10 July 2010 No Comments by The Northern Standard

EirGrid’s decision to formally withdraw the planning application for their cross-Border electricity interconnector development following the exposure of a major flaw in documentation marks an ignominious moment in the history to date of this project and the manner in which its presentation to the public and to the relevant planning authorities has been handled.

The strong lobby of community interests across Co Monaghan and the other counties which are affected by the proposal have greeted the news in triumphant terms. In the words of Mid-Monaghan Co Council member Owen Bannigan, who played a pivotal role in the discrepancy in the planning documentation submitted by EirGrid coming to light, it is “a victory for the people.” If victory it is, it is not a decisive one. Although an embarrassing setback has now befallen the project, one that will surely have lodged a most unfavourable impression in the minds of the An Bord Pleanala inspectorate, EirGrid’s intention to press on with the development has been in no way diminished.

This is clear from their latest public statement in which they declare their ongoing commitment to a project they aver is “vital for the north-east region”. Although the anti-pylons lobby can congratulate themselves on inflicting a degree of damage on the credibility of their opponents – although most of that has been freely self-inflicted – they will have to gird themselves for a renewal of the battle in a few months’ time.

But surely the hiatus created by the latest twist in the pylons saga is a prime opportunity for the whole approach being taken towards the realisation of this project to be fundamentally re-examined. EirGrid have pursued their objective to date with only desultory attention to any form of genuine public consultation, or serious address of the option of underground cabling which the opponents of the interconnector in its present form have advanced as a credible alternative means of delivery. Despite the current setback – one that would not arise in the most rudimentary planning application submitted by a private individual, and if it did would be detected and corrected at the very outset of its processing – EirGrid will remain confident that the crucial importance they impute to their objective will see it steer an ultimately successful course through any resumed An Bord Pleanala oral hearing, regardless of whatever legitimate public objections might have to be swept aside in the process.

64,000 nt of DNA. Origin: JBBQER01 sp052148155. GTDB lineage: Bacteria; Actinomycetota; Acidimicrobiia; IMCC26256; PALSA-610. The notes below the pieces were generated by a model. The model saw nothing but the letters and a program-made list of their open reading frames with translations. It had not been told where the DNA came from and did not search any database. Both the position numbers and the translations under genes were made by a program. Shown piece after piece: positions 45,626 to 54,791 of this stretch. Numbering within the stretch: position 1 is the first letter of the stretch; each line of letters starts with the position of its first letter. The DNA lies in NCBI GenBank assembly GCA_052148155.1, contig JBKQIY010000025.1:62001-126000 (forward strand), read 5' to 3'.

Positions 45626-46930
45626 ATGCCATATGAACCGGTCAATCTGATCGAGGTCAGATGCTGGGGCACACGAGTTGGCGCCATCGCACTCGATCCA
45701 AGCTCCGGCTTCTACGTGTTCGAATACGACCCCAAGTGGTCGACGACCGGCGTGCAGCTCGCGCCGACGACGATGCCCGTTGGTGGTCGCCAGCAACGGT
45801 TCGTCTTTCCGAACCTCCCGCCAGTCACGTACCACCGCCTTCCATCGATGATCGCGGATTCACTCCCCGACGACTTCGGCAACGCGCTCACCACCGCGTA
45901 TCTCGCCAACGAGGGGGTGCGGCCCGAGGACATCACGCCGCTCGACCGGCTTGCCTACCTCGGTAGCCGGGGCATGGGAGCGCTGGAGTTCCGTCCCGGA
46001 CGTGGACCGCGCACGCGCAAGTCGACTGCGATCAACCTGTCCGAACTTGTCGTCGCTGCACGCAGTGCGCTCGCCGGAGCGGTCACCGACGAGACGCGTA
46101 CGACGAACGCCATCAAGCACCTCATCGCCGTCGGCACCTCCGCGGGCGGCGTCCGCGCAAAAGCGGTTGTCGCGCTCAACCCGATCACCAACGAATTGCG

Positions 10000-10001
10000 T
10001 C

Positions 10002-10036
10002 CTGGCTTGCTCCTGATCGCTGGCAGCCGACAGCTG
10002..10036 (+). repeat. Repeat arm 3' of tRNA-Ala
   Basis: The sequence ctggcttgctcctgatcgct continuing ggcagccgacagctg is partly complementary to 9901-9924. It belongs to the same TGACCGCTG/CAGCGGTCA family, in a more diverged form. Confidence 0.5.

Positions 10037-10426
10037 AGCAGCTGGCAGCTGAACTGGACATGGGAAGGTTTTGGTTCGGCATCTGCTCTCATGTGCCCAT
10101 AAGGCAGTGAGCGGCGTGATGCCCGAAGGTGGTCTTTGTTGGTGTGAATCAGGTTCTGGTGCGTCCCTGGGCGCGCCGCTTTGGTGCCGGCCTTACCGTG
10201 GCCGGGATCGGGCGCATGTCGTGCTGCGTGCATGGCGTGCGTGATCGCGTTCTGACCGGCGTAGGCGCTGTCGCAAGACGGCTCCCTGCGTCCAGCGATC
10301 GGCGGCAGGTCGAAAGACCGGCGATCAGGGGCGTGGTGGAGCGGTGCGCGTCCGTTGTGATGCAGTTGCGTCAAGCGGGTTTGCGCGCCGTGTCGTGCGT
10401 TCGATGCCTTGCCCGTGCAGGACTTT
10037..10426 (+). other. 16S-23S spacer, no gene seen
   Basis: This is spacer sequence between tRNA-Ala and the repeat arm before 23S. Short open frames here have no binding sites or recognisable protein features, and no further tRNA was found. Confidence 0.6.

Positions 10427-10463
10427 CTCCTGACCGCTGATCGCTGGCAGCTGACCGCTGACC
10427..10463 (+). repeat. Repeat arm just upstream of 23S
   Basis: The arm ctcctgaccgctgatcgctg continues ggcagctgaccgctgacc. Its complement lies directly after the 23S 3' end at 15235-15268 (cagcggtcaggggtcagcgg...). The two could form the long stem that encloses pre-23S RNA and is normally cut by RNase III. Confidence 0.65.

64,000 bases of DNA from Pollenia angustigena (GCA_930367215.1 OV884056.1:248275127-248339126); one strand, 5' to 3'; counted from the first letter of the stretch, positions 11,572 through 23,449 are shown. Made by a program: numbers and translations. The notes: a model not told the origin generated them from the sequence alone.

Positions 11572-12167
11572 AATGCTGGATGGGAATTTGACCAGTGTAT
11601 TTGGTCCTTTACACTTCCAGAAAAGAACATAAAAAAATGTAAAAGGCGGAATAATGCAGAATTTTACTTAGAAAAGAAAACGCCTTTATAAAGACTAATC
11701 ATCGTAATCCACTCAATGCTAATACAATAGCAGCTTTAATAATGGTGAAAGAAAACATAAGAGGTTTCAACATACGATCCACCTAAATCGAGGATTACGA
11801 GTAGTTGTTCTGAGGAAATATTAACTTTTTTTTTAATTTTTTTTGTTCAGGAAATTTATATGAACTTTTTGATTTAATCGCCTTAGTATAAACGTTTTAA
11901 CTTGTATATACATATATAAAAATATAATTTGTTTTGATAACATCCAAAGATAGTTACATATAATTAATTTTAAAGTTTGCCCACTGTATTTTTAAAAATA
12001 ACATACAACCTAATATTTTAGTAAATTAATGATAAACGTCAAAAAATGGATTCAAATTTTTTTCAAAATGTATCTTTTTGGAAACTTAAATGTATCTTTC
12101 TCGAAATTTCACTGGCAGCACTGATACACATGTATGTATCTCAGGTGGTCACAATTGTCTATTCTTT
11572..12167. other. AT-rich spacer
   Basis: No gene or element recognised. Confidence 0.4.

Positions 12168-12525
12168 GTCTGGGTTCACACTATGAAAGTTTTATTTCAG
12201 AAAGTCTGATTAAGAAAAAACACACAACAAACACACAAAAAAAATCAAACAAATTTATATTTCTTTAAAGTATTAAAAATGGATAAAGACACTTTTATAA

Were EirGrid not to learn a lesson from the travesty into which an important and expensive public hearing process has been plunged, and take a much more conciliatory and collaborative approach to any renewed application that they might make, their credibility will be cast into even greater disrepute.

And were such a renewed approach to ultimately prove successful and result in approval for a project that has evoked such principled opposition in the affected parts of the Co Monaghan community, it would be a sorry day indeed for the Irish planning process.

Before we are faced with a scenario of “deja vu all over again”, it is time for Minister for Energy Eamon Ryan to intervene and compel EirGrid to conduct a root-and-branch revision of their application that takes into account the solid objections raised to their current plan on health, environmental and aesthetic grounds. The Minister must also ensure that justice is done with regard to the legal expenses incurred by those individuals and community organisations who have gone to a great deal of time and trouble to engage in the oral hearing process in a sincere and meaningful way, and stand to be considerably out of pocket as a result of acting in defence of their own personal and collective interests.

Co Mayor Jackie Crowe’s call this week for EirGrid to be compelled to come forward with a fresh proposal which incorporates the undergrounding option has great merit. It would strike a note of conciliation with the communities whose lives stand to be fundamentally affected by the realisation of the project. And it would provide some reassurance to those who engaged with the oral hearing in opposition to EirGrid that their arguments were not expended on deaf ears.

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